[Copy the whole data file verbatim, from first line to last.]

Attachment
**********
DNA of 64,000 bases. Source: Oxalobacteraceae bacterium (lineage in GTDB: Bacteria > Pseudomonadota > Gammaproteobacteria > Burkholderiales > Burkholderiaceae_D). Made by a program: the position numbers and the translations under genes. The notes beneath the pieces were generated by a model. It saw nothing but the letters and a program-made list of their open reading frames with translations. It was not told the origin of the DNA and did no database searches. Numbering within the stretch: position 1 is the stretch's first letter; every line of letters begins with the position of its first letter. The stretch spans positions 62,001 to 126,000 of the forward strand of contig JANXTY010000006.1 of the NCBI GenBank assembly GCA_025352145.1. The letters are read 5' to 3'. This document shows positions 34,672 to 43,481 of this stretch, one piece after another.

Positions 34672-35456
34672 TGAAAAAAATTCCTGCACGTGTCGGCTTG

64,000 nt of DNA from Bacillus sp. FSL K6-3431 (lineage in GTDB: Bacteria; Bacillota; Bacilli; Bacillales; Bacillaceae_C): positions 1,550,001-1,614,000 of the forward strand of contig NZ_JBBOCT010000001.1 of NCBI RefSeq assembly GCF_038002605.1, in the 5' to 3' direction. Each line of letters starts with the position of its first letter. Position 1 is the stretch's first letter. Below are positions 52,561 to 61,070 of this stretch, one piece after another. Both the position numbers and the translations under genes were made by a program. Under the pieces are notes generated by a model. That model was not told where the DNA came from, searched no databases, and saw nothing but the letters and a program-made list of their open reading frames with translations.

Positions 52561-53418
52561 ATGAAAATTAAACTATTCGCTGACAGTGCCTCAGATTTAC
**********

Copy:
DNA of 64,000 bases. Source: Oxalobacteraceae bacterium (lineage in GTDB: Bacteria > Pseudomonadota > Gammaproteobacteria > Burkholderiales > Burkholderiaceae_D). Made by a program: the position numbers and the translations under genes. The notes beneath the pieces were generated by a model. It saw nothing but the letters and a program-made list of their open reading frames with translations. It was not told the origin of the DNA and did no database searches. Numbering within the stretch: position 1 is the stretch's first letter; every line of letters begins with the position of its first letter. The stretch spans positions 62,001 to 126,000 of the forward strand of contig JANXTY010000006.1 of the NCBI GenBank assembly GCA_025352145.1. The letters are read 5' to 3'. This document shows positions 34,672 to 43,481 of this stretch, one piece after another.

Positions 34672-35456
34672 TGAAAAAAATTCCTGCACGTGTCGGCTTG

64,000 nt of DNA from Bacillus sp. FSL K6-3431 (lineage in GTDB: Bacteria; Bacillota; Bacilli; Bacillales; Bacillaceae_C): positions 1,550,001-1,614,000 of the forward strand of contig NZ_JBBOCT010000001.1 of NCBI RefSeq assembly GCF_038002605.1, in the 5' to 3' direction. Each line of letters starts with the position of its first letter. Position 1 is the stretch's first letter. Below are positions 52,561 to 61,070 of this stretch, one piece after another. Both the position numbers and the translations under genes were made by a program. Under the pieces are notes generated by a model. That model was not told where the DNA came from, searched no databases, and saw nothing but the letters and a program-made list of their open reading frames with translations.

Positions 52561-53418
52561 ATGAAAATTAAACTATTCGCTGACAGTGCCTCAGATTTAC